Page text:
If you have not yet already heard, Shirley Ly is a talented classical music composer from London who has recently released her third album, ‘Paradise’. This album comprises of 10 sensational pieces composed for various instruments including solo violin, cello and piano, duets, and trios, and has been inspired by Shirley’s deep and captivating reflections of the ocean. One of Shirley’s favourite activities is diving, and no doubt her passion for diving is shown in her new album as pieces dexterously reflect the beauty and wonders of coral, marine ecosystems, and species.
We have listened to each of the pieces in ‘Paradise’ and provide our review below. Please go check her music out if you have not already!
Links to her music below:
The album begins with a mesmerising piece, ‘Corals’ Soul’ played by the cello and piano. The cello’s melody is so heavenly spanning a vast range of notes, and well-accompanied by flowing chords and arpeggios. We can feel her strong fascination with exquisite colours, movements, and patterns of coral. It is simply a beautiful piece, reminiscent of traditional classical composers but so different, in the sense that it delivers modernity. The piece also draws attention to the importance of coral in supporting marine ecosystems and species – a hot topic considering today’s environmental issues.
The next piece, ‘Joys of Spring’ brings joy to listeners! Eastern melodies seep through this piece, and we feel the positive spirits of Spring where various changes happen in and around the ocean. If you like Eastern-sounding pieces, then she has composed many in her previous albums such as ‘Falling Leaves’ and ‘Easterly Winds.’
In contrast to her previous albums, her new album draws emphasis on solo instruments. It is increasingly becoming unusual for instruments i.e., violin and cello to be played solo. We often see these instruments played in groups such as quartets and orchestras, so it is great that the pieces are composed for solo instruments. ‘Lament for the Ocean – Part 1’ and ‘Lament for the Ocean – Part 2’ for solo violin and cello respectively are profound compositions reflecting Shirley’s sadness and distress in relation to what the ocean is facing. Climate change, pollution, overfishing, mining, etc. continues to endanger vital marine ecosystems and species. This sounds cliché but the emotions expressed through the pieces are real and raw, and she has heightened these through recording a water fountain in the background to convey tears. The melodic lines have no tempo, reflecting unpredictability, and are sorrowful with many enraged and passionate passages.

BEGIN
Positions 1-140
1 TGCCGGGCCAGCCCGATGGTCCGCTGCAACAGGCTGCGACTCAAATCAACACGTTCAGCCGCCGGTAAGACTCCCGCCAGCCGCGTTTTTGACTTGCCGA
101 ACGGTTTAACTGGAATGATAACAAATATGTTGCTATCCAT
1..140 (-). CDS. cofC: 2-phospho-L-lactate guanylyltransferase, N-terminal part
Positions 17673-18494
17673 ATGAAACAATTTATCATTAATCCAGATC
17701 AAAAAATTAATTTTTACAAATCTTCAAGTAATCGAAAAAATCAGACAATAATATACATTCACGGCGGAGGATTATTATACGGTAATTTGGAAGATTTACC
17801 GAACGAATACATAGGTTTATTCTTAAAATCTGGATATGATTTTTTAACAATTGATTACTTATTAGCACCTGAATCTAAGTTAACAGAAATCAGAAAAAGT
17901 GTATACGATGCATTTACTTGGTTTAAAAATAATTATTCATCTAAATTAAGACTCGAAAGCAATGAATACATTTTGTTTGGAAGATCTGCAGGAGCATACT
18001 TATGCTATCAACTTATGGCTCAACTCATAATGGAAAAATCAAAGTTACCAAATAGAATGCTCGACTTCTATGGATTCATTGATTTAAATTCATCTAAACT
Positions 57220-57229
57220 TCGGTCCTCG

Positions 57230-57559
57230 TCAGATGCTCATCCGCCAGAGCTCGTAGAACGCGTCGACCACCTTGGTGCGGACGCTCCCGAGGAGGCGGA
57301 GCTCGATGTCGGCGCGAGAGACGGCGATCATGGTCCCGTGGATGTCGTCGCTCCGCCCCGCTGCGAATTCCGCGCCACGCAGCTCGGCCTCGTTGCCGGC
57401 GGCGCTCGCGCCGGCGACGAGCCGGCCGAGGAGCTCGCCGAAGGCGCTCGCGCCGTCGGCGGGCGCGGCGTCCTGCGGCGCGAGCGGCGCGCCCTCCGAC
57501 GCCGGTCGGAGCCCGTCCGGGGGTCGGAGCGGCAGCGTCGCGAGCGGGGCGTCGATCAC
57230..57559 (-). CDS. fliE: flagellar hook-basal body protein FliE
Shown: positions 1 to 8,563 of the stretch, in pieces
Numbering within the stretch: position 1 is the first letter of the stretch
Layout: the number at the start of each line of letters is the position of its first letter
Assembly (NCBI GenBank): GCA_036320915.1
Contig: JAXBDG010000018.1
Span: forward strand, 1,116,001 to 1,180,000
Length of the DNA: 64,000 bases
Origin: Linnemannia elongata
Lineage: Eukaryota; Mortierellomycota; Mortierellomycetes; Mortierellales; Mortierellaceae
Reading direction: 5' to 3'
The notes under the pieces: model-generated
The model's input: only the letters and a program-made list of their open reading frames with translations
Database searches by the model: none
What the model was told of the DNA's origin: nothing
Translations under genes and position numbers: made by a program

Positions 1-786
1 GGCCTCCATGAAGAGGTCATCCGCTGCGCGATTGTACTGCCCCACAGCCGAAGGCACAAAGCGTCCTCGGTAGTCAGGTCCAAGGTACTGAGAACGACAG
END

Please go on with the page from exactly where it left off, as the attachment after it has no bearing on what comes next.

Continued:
‘Ocean Redemption’ is another solo piece for the piano, and in contrast to all her other compositions, sounds incredibly traditional. We hear strong classical and romantic music influences from Beethoven and Chopin – virtuosic passages, heavy and rich chords, slow and fast transitions. We love how she relates the piece to the ocean, which could vary widely in terms of being dark, stormy, and terrifying, to calm and serene.
Another new solo piece is called the ‘Red Sea,’ which in contrast to all her other compositions has a strong Middle Eastern identity. No doubt this is because the piece is inspired by Egypt’s extraordinary Red Sea. We love how well the phrases express the peacefulness and tranquillity of the Red Sea, and how the waves flowing in the background create a meditative environment.
The other pieces, ‘Intertidal,’ ‘Dance of Flying Fish, ‘Inquisitive Octopus’ and ‘Swimming Turtles’ are more contemporary pieces in comparison to some of the other pieces in the album. We particularly enjoyed the range of moods the pieces convey such as melancholy, liveliness and calmness!
Overall, it has been an absolute pleasure to listen and review Shirley Ly’s album, ‘Paradise’. We really admire how each one of her pieces share fascinating insights regarding the ocean, including marine ecosystems and particular species i.e., octopus, turtles, and flying fish! She has an incredible talent for conjuring heartfelt melodic lines accompanied by warm harmonies, which we can listen again and again to. We love how authentic she is, clearly composing from her heart. We look forward to hearing more music from her – please do follow the links above to support her.